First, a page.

The flowcharts of FIGS. 3, 5, 5, and 6 show the functionality and operation of an implementation of portions of the product comparison application 123. If embodied in software, each block may represent a module, segment, or portion of code that comprises program instructions to implement the specified logical function(s). The program instructions may be embodied in the form of source code that comprises human-readable statements written in a programming language or machine code that comprises numerical instructions recognizable by a suitable execution system such as a processor 703 in a computer system or other system. The machine code may be converted from the source code, etc. If embodied in hardware, each block may represent a circuit or a number of interconnected circuits to implement the specified logical function(s).

Although the flowcharts of FIGS. 3, 5, 5, and 6 show a specific order of execution, it is understood that the order of execution may differ from that which is depicted. For example, the order of execution of two or more blocks may be scrambled relative to the order shown. Also, two or more blocks shown in succession in FIGS. 3, 5, 5, and 6 may be executed concurrently or with partial concurrence. Further, in some embodiments, one or more of the blocks shown in FIGS. 3, 5, 5, and 6 may be skipped or omitted. In addition, any number of counters, state variables, warning semaphores, or messages might be added to the logical flow described herein, for purposes of enhanced utility, accounting, performance measurement, or providing troubleshooting aids, etc. It is understood that all such variations are within the scope of the present disclosure.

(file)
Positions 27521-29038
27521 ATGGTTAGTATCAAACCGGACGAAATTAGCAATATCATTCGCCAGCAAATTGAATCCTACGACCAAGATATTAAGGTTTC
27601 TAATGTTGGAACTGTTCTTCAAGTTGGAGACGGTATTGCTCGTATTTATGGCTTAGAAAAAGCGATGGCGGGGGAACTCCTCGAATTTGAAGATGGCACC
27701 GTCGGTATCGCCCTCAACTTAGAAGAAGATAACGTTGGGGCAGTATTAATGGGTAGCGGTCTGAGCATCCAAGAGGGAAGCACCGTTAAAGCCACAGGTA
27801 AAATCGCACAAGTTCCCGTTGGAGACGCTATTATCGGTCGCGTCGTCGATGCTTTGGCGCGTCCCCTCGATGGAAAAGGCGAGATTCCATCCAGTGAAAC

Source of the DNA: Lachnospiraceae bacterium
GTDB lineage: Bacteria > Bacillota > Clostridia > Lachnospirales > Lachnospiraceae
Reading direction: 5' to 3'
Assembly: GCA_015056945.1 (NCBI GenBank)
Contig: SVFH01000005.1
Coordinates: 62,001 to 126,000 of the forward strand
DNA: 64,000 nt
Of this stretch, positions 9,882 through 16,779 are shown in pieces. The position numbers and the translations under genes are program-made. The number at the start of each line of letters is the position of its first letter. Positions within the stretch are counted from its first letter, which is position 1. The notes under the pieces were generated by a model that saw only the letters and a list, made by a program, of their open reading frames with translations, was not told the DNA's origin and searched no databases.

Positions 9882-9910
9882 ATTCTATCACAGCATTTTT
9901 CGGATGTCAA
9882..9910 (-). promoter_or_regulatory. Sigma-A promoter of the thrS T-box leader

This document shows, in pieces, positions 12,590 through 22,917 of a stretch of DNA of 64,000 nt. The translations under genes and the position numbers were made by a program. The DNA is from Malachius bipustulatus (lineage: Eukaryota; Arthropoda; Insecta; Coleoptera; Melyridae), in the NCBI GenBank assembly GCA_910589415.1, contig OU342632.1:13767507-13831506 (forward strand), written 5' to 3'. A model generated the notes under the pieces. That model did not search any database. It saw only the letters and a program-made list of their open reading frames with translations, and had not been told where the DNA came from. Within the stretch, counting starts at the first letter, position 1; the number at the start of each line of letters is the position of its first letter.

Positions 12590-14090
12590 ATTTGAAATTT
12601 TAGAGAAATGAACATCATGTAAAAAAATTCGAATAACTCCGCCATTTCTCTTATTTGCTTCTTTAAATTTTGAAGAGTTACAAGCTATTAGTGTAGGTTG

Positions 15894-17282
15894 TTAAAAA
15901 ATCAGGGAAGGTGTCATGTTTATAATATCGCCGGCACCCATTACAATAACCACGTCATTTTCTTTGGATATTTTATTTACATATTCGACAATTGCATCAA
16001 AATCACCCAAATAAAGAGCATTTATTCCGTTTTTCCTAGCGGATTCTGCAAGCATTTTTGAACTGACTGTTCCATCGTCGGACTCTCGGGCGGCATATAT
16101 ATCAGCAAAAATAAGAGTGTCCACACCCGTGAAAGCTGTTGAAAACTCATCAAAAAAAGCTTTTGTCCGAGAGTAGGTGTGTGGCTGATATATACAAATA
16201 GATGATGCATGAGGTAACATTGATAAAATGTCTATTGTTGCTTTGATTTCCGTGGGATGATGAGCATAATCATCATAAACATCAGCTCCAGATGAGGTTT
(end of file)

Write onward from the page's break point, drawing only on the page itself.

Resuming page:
Also, any logic or application described herein, including electronic commerce application 120 and product comparison application 123, that comprises software or code can be embodied in any non-transitory computer-readable medium for use by or in connection with an instruction execution system such as, for example, a processor 703 in a computer system or other system. In this sense, the logic may comprise, for example, statements including instructions and declarations that can be fetched from the computer-readable medium and executed by the instruction execution system. In the context of the present disclosure, a “computer-readable medium” can be any medium that can contain, store, or maintain the logic or application described herein for use by or in connection with the instruction execution system. The computer-readable medium can comprise any one of many physical media such as, for example, magnetic, optical, or semiconductor media. More specific examples of a suitable computer-readable medium would include, but are not limited to, magnetic tapes, magnetic floppy diskettes, magnetic hard drives, memory cards, solid-state drives, USB flash drives, or optical discs. Also, the computer-readable medium may be a random access memory (RAM) including, for example, static random access memory (SRAM) and dynamic random access memory (DRAM), or magnetic random access memory (MRAM). In addition, the computer-readable medium may be a read-only memory (ROM), a programmable read-only memory (PROM), an erasable programmable read-only memory (EPROM), an electrically erasable programmable read-only memory (EEPROM), or other type of memory device.